What does your wife think now?
This is too difficult a question to answer in a FAQ. But simply put, this is a difficult and complex issue. When we got married I was exploring my cross gender identity openly and honestly for the first time in my life. At that point I was hopeful I could find a method of treatment that would make it so I wouldn’t need to transition. “Maybe I just needed to be able to explore my feminine side, and get some feminine hobbies or something” I thought, or “maybe there’s some treatment out there I’m unaware of.” I committed to her to take it slow, and to be honest along the way. And we each agreed we would take life and our marriage one day at a time, and would respect each other no matter what. We knew transition was a possibility, but were unsure if or when it might happen. After eight years of education, therapy, and soul searching I realized the only option for me is transition, or living a life that feels inauthentic to me. She agreed. But that doesn’t make it easy. She is not, and has never considered herself a ‘lesbian’. And so we continue to take each day one day at a time, and are committed to love, support, and respect each other – regardless of what the future holds.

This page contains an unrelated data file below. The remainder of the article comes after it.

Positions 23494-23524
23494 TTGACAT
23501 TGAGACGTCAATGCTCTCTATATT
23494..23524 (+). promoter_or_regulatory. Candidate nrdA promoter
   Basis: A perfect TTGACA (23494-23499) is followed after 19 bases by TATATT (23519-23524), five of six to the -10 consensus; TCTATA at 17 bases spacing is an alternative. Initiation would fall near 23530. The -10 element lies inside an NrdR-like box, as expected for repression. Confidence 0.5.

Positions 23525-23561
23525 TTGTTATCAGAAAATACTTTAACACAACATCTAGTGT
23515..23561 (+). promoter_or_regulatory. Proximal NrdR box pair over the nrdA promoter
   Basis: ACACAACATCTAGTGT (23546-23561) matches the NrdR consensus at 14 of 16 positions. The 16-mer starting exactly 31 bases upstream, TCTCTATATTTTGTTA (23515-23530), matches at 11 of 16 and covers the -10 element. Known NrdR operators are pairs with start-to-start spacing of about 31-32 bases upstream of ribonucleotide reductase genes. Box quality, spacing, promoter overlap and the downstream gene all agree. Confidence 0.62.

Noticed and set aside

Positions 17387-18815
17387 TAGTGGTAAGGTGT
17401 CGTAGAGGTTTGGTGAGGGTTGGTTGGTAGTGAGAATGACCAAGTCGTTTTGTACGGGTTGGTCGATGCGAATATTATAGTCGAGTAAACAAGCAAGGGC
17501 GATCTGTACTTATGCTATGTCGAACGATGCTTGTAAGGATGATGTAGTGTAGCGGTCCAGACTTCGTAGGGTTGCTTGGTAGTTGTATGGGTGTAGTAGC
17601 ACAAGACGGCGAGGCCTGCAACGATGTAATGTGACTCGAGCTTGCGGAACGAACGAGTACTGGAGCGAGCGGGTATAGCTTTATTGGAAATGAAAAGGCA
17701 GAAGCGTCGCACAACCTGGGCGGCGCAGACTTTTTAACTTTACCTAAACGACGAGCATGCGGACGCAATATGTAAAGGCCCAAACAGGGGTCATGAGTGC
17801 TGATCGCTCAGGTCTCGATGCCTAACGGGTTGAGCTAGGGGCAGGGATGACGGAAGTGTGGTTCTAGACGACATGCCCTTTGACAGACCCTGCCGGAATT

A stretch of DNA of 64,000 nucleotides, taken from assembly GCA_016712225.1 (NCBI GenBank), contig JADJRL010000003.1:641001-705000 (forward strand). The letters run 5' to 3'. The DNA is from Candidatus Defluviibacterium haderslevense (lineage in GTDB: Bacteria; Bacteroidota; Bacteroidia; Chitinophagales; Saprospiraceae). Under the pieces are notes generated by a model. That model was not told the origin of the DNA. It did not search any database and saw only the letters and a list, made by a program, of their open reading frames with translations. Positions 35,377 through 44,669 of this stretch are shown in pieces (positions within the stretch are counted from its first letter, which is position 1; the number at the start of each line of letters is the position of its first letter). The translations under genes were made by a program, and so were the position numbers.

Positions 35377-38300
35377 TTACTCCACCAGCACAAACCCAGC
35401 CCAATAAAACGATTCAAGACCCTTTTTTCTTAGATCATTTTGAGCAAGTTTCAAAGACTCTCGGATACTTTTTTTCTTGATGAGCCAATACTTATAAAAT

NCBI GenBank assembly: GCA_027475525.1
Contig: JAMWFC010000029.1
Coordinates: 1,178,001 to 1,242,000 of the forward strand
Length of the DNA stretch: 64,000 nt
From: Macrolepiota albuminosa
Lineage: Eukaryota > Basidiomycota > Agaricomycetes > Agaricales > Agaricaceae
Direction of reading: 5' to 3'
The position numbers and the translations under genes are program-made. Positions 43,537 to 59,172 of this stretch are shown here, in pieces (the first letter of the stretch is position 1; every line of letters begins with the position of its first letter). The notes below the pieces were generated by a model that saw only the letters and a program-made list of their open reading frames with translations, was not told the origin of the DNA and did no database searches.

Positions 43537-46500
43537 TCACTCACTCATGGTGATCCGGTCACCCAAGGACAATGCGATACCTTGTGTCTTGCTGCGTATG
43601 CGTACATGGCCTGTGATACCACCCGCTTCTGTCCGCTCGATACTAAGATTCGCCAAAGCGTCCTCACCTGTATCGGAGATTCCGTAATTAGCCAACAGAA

Update March, 2013
My wife and I have now considered ourselves separated for a year. We plan to complete our legal divorce by the end of 2013. However, we continue to live together and love each other dearly. Our relationship has evolved into a kind of ‘sisterhood’ and we each can easily call each other best friends. We moved from our previous home into a new larger home that fits our relationship configuration comfortably.
Are you gay/lesbian?